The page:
Tag Archives: singing and playing

Singing and playing cello: Santa Lucia

19 Feb

This is an old recording for cello and voice but I was thinking back to it.  I plan to arrange and learn a couple more songs for cello and singing, as it’s incredibly difficult and also incredibly good practice / very rewarding.  The arranging for cello is also a neat process, because the arrangement can go from very simple to very complex.  In fact, learning to play and sing requires building up the arrangement from the simple to the complex in a very deliberate manner.  More on that process later!

 

practicing singing and playing cello

15 Jun

I’ve been struggling a lot with this recently.  It’s my next cello goal, and Black Tie Elephant songs will start to incorporate some vox.   I made a first attempt last week at a farewell celebration for my boss Jeff at CWS —  playing and singing ‘I’ll follow the sun’  by The Beatles.  I was really nervous — the whole simultaneous sing/play thing takes me waaaay out of my performing element.   Which is a good thing, I’ve realized!!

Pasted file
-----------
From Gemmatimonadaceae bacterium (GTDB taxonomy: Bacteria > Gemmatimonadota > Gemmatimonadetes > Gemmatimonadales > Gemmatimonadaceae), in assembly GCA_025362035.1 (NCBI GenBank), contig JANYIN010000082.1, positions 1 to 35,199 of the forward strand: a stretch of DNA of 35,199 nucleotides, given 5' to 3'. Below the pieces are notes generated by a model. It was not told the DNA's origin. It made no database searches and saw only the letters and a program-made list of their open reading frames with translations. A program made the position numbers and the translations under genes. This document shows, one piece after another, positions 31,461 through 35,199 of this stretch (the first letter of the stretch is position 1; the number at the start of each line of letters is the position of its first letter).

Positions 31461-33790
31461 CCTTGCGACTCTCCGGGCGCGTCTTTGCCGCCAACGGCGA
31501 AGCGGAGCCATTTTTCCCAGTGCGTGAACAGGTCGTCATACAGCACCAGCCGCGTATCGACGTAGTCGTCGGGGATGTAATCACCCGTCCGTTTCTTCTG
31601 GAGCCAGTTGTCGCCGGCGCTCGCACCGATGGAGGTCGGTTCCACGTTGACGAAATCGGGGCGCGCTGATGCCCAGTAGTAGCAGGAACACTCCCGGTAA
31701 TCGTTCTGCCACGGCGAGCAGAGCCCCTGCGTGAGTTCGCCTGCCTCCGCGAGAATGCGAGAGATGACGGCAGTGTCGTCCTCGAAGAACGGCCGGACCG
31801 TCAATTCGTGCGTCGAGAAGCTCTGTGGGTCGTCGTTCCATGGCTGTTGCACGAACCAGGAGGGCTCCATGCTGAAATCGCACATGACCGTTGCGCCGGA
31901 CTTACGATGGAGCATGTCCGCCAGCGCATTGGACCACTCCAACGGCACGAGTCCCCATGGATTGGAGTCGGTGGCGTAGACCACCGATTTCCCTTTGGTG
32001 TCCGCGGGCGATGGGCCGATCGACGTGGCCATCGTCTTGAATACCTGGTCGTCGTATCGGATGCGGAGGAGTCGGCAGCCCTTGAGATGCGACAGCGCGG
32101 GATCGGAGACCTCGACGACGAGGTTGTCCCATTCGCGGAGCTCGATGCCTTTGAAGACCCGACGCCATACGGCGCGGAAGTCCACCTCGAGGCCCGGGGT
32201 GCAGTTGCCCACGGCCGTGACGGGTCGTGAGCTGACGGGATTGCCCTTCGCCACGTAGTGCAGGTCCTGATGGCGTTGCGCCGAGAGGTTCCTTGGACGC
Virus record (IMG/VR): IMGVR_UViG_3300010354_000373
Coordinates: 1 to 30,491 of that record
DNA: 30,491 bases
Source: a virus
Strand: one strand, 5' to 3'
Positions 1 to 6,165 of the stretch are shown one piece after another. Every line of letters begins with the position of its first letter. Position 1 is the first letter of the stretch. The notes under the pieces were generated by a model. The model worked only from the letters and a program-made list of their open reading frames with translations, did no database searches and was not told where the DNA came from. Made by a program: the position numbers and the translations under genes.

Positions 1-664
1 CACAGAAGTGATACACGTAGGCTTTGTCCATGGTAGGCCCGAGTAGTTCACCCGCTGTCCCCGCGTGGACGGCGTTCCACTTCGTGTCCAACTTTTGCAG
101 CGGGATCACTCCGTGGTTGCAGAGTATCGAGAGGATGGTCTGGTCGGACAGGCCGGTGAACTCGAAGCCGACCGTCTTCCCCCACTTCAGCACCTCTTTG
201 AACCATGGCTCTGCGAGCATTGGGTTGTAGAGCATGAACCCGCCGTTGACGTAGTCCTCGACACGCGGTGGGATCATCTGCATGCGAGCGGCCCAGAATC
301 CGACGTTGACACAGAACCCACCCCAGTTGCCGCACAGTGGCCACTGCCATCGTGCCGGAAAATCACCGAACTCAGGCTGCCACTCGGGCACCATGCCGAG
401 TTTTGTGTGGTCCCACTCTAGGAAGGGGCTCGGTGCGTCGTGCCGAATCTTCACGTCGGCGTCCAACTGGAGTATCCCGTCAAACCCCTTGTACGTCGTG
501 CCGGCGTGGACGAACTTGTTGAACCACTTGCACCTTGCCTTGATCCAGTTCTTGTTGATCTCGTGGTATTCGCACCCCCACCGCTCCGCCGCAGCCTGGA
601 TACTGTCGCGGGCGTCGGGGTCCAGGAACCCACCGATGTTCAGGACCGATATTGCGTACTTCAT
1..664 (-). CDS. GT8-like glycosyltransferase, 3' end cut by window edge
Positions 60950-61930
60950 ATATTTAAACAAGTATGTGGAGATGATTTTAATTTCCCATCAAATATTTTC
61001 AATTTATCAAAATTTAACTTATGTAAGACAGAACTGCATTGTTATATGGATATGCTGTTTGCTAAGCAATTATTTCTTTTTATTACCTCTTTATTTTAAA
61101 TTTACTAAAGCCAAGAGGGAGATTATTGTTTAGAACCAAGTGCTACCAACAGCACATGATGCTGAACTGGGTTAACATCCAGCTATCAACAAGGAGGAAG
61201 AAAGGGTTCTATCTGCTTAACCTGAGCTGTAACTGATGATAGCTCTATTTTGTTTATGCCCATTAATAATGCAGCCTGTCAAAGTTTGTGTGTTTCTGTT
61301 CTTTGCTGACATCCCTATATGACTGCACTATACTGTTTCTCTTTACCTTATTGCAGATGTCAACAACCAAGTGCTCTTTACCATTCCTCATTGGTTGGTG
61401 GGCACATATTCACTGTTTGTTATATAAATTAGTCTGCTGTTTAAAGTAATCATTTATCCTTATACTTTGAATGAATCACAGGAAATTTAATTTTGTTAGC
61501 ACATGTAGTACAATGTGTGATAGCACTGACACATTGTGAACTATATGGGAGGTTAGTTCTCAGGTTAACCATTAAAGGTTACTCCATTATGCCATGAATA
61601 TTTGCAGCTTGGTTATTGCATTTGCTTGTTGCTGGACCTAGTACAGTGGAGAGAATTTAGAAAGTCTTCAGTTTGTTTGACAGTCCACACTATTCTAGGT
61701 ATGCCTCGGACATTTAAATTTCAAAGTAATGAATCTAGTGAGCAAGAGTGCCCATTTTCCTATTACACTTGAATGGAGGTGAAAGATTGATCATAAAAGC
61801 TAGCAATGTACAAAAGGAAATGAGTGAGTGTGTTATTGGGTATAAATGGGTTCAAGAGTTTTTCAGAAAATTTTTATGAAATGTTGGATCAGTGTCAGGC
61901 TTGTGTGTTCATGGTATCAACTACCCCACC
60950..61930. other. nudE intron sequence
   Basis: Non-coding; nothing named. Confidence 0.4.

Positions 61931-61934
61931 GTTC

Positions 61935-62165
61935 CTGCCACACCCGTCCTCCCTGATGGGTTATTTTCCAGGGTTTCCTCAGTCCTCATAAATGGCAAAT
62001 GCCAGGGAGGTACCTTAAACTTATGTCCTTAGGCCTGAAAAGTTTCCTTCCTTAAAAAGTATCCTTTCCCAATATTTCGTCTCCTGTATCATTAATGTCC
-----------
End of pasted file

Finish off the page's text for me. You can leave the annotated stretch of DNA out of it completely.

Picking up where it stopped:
I’ve been able to sing and play guitar or piano for many years,  but it’s MUCH more demanding on cello.   First, you have to think about the arrangement — unlike guitar, cello is pretty much non-chording, so cello line needs to be arranged to play the missing note (or two notes) in the chord: notes that aren’t being sung.  Then, you have to work on your bowing,  making sure there is independence between repetitive bow pattern and vocal rhythms.  This is similar to practice strumming patterns on guitar.   Then the real tricky bit:  double stop pitch.   Unless you’re playing an open string, there is no fixed pitch to rely on!  No frets, no keys :/   Intonation is really disorienting!  Right now I’m practicing listening for open strings and using them as tonal anchors as much as I can.  Even doing so, double stops are killer.  It’s hard to know which notes need to adjust! 

But when you get it down, like singing and playing guitar it’s a really liberating experience, so it’s totally worth the practice!